The point is that there are nuances to exercising equity, and what you should do will be based on your personal situation.
3. Recognize the risk you can plan for and the risk you can’t.
You’ll try to manage risks, but there will always be unforeseen risks (and that should be something you take into account). We’ve seen companies implode, and it was for reasons no one could have foreseen. But there are just as many employees that have seen the opposite — they may have left the company early on (and didn’t think their equity was worth it) only to see it have a massive exit years later.
It’s important to be aware that there are risks you can sort of control, such as taxes and making sure you’re not surprised come tax season, and risks you can’t control, such as your company experiencing a PR nightmare or deciding not to IPO for another five years.
The goal of having an exercise strategy and plan is to control what you can, and to be prepared for what you can’t. But not having a plan is going to be the worst of both worlds.
4. Consider your options when leaving a job.
When you’re leaving, the risk/reward situation changes. If you’re laid off and have 90 days to exercise, you may not want to exercise right away, if you don’t know when you’ll get your next job.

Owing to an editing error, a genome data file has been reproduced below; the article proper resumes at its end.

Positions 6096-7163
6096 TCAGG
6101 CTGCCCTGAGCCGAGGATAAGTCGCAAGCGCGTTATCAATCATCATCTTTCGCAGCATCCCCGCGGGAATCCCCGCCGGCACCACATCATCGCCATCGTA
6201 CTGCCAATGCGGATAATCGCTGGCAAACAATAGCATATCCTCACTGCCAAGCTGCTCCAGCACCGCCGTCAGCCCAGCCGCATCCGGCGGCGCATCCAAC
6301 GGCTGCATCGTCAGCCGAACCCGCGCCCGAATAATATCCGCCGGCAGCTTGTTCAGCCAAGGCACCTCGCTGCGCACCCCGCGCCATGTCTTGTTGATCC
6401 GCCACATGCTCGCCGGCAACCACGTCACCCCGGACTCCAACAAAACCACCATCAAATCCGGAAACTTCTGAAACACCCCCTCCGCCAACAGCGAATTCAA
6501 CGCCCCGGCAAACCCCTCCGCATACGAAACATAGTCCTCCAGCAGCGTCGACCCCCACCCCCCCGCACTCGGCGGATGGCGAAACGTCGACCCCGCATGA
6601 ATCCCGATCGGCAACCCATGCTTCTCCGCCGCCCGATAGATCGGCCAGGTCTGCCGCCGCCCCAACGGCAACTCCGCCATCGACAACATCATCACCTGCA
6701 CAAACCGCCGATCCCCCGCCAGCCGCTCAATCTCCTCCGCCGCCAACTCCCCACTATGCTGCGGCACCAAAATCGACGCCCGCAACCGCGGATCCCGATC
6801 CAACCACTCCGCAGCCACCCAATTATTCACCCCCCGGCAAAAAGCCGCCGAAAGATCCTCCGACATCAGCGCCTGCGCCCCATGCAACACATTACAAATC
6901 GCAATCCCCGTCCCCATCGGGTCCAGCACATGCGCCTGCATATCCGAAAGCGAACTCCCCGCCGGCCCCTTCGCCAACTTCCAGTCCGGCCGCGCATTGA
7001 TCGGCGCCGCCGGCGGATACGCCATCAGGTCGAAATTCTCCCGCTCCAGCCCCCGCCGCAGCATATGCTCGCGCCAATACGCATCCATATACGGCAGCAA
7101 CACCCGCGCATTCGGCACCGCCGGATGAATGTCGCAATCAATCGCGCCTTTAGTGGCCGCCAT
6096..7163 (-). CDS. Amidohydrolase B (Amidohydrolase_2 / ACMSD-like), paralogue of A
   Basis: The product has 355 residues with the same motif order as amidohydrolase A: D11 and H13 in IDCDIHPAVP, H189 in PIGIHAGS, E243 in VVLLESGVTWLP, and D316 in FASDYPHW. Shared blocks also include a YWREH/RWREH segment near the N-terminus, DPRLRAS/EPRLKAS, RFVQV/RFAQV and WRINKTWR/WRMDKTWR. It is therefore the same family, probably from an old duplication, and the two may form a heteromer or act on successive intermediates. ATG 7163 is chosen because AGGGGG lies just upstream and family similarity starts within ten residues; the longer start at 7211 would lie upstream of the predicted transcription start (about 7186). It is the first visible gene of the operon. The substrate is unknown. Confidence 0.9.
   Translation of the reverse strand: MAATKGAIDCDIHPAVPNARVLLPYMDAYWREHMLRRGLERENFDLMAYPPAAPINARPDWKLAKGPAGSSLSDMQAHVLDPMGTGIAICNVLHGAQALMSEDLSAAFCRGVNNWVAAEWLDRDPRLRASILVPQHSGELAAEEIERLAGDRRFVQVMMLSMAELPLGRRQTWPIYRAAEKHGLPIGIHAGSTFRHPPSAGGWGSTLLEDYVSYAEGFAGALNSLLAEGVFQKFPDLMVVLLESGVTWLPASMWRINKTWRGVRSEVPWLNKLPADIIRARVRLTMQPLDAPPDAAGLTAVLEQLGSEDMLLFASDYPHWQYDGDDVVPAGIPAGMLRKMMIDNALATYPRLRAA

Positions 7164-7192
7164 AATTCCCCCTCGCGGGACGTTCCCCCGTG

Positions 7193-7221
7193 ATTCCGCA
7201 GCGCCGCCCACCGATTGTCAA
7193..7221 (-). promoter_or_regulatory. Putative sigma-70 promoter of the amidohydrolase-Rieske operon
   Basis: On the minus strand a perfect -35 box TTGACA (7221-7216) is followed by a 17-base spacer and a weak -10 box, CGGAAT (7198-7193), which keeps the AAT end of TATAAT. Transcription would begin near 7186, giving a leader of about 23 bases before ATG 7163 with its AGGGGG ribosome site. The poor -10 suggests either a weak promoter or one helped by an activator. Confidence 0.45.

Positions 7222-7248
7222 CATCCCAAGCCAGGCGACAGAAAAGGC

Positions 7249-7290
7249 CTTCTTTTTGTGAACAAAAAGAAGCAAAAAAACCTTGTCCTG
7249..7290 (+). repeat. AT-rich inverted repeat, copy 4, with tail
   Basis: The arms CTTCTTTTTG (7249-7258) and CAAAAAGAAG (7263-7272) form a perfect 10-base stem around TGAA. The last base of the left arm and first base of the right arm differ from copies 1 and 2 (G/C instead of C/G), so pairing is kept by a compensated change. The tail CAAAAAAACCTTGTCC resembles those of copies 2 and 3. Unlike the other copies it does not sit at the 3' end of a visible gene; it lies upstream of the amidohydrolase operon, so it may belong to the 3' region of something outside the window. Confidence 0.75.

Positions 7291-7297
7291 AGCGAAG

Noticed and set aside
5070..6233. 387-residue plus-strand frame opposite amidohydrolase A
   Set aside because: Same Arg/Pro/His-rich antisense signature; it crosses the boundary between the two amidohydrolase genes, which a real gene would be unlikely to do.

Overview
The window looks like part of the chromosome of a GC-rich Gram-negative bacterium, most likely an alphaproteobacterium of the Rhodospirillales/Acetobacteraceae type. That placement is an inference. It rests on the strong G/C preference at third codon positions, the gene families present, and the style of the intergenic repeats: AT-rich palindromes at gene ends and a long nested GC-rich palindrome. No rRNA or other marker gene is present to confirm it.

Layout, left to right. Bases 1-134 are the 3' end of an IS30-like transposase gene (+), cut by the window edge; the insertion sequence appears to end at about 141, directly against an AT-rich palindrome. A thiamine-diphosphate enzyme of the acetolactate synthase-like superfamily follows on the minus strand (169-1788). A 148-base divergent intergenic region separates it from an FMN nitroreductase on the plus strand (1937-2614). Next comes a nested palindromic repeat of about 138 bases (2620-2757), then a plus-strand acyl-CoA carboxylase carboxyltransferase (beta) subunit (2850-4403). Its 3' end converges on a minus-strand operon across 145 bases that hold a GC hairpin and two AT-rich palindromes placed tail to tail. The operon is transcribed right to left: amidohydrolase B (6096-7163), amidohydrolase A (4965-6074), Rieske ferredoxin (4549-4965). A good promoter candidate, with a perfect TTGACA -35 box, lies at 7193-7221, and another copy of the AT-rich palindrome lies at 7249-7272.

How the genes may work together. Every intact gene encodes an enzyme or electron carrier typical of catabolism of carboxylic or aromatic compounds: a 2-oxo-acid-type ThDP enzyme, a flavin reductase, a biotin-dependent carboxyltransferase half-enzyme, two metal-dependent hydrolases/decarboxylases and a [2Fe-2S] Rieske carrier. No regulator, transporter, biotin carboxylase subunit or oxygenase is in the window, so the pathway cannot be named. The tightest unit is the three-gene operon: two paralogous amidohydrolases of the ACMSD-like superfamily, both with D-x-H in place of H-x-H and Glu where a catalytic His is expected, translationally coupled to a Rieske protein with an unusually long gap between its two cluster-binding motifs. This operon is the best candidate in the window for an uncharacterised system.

Or maybe you're a manager and get offered a director or VP role. You still believe in your company, you’re just leaving for a better career opportunity. In that case, you may want to exercise within the 90-day window — either because you have to or you want to take advantage of ISOs if you have an extended window.
Even if you’re leaving a job, are ready to move on, and don’t want anything to do with the company, you should still take a step back and consider what choices you have when it comes to your equity. Too often, startup employees abandon massive amounts of money — we’re talking billions — in employee stock options. Investing in a company you work with is hard to separate from an emotional one, for better or worse.